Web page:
Microsoft has made a subtle announcement that WordPad, the basic word processor included with Windows since 1995, will no longer receive updates and will eventually be retired. This information was added to the Deprecated features for Windows client page on Microsoft Learn on September 1, 2023. According to the page, Microsoft recommends using Microsoft Word for rich text documents like .doc and .rtf, and Windows Notepad for plain text documents like .txt.
There is no need for outrage over this decision, as WordPad has been outdated for quite some time and is hardly functional for its intended purpose of viewing and editing rich text files (RTF). WordPad was introduced in Windows 95 as a replacement for Write, which was included in all previous Windows versions dating back to the original in 1985. It underwent two major updates over the years: the ability to open Microsoft Word documents in Windows XP (2001) and the addition of a ribbon user interface in Windows 7 (2009).
Although there were other updates, WordPad appears outdated in modern Windows versions, serving as a vestige of the past. While Microsoft’s suggestion to use Microsoft Word may seem off-base due to its paid nature, it is worth noting that RTF is rarely used these days. Additionally, the web versions of Word are available for free if necessary.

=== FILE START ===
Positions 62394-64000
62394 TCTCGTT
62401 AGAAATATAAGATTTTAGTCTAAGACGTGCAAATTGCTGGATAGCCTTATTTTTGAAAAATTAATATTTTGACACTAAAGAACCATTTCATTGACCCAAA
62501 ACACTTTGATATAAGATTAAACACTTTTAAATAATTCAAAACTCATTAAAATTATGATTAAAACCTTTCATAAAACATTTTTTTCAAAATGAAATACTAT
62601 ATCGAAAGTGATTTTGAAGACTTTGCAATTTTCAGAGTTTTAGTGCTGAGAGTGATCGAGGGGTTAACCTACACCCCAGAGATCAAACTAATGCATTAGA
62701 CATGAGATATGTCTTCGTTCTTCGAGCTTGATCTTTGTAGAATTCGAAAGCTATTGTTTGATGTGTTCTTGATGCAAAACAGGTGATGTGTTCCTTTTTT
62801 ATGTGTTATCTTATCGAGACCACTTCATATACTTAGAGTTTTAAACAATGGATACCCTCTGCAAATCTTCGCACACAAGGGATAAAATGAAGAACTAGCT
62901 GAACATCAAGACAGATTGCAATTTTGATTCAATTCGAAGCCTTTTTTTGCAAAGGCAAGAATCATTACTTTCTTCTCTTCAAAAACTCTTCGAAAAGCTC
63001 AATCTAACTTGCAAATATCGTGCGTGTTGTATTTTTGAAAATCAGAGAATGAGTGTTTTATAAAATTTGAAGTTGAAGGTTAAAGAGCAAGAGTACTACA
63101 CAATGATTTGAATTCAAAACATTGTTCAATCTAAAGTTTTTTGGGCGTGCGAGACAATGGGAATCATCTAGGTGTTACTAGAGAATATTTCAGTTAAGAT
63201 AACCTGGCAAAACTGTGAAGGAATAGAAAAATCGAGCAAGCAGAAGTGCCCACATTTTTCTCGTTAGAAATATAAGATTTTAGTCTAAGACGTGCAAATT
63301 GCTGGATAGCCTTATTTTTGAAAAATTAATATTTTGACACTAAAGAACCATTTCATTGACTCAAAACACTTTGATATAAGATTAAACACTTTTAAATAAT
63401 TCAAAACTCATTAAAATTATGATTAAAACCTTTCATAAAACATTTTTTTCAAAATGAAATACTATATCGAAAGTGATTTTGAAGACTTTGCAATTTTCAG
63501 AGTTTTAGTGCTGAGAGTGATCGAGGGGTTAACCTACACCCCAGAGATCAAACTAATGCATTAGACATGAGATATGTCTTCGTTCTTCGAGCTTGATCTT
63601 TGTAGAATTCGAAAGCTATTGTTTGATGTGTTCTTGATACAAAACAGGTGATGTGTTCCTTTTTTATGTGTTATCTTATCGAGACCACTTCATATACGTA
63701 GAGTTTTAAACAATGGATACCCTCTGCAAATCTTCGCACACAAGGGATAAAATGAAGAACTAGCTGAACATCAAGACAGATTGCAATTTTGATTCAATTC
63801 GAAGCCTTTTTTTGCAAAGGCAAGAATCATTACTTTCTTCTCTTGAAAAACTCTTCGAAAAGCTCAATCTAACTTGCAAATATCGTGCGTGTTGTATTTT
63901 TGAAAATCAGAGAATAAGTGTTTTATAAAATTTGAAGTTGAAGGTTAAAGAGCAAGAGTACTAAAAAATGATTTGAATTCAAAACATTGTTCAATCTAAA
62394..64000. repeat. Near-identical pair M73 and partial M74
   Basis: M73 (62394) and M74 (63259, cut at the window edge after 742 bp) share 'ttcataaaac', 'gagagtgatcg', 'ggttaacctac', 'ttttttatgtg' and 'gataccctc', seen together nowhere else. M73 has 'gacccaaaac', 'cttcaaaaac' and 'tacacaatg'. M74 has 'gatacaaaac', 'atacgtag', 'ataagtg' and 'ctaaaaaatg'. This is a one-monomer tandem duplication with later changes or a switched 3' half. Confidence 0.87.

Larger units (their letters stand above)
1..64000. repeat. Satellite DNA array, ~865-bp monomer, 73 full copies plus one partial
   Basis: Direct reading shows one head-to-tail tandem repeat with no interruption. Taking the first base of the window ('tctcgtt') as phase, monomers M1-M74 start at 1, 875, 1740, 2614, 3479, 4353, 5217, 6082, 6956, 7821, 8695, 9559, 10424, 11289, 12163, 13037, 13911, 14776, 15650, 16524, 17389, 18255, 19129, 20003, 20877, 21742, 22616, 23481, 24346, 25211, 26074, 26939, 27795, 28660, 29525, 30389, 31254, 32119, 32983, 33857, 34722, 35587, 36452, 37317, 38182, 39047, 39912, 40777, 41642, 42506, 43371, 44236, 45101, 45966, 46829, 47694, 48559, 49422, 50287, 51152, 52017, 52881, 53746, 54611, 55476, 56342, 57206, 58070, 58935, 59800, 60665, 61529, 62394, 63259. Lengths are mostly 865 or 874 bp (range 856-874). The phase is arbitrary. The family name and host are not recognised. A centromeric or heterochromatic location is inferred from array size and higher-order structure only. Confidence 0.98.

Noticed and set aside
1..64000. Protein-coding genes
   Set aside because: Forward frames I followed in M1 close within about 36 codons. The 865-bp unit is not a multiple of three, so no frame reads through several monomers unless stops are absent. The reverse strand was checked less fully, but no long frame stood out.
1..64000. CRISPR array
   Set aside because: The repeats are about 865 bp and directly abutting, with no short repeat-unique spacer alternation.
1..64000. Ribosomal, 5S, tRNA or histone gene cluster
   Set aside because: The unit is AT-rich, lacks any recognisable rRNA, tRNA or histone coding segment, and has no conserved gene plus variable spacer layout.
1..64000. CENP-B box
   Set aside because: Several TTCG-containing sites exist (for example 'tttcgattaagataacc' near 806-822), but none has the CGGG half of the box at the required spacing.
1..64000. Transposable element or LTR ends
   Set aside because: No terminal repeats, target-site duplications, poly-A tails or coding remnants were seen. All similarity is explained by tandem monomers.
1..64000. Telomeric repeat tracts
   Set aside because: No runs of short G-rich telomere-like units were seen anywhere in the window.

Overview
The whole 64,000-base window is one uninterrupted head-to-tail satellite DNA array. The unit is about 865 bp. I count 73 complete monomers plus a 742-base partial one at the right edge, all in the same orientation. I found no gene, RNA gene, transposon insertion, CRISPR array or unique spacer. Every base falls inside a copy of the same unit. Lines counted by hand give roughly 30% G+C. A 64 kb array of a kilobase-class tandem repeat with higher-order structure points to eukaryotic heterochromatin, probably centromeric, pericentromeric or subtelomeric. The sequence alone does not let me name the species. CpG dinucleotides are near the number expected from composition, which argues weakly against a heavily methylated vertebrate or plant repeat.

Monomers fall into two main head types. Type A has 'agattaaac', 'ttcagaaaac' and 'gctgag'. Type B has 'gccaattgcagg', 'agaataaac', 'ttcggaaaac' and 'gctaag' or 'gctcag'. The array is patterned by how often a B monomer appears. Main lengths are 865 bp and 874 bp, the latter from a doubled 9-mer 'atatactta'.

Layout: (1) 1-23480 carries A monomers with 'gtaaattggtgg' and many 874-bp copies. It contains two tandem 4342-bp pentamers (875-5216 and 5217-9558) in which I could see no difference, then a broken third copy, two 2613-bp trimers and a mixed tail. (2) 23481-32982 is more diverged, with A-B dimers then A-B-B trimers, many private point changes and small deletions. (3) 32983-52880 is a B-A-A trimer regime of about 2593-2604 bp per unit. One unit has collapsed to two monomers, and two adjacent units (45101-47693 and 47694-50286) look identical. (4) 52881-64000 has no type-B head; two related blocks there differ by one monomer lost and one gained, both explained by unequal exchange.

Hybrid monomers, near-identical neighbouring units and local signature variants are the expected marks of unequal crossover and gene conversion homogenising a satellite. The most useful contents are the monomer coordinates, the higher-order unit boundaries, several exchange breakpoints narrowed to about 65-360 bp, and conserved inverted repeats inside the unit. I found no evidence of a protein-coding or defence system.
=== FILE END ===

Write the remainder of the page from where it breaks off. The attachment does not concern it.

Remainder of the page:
Interestingly, Microsoft announced the deprecation of WordPad separate from any major Windows version, which is not entirely uncommon for minor features. The timing of its removal remains unclear. For example, Cortana and Skype were deprecated in 2021 but only became non-functional about a month ago, and they are still present in Windows. Microsoft has also recently announced the deprecation of certain obscure features in Edge.
In conclusion, WordPad’s retirement comes as no surprise given its outdated status and limited functionality. Microsoft’s recommendation to use alternative tools for document editing aligns with the needs of modern users.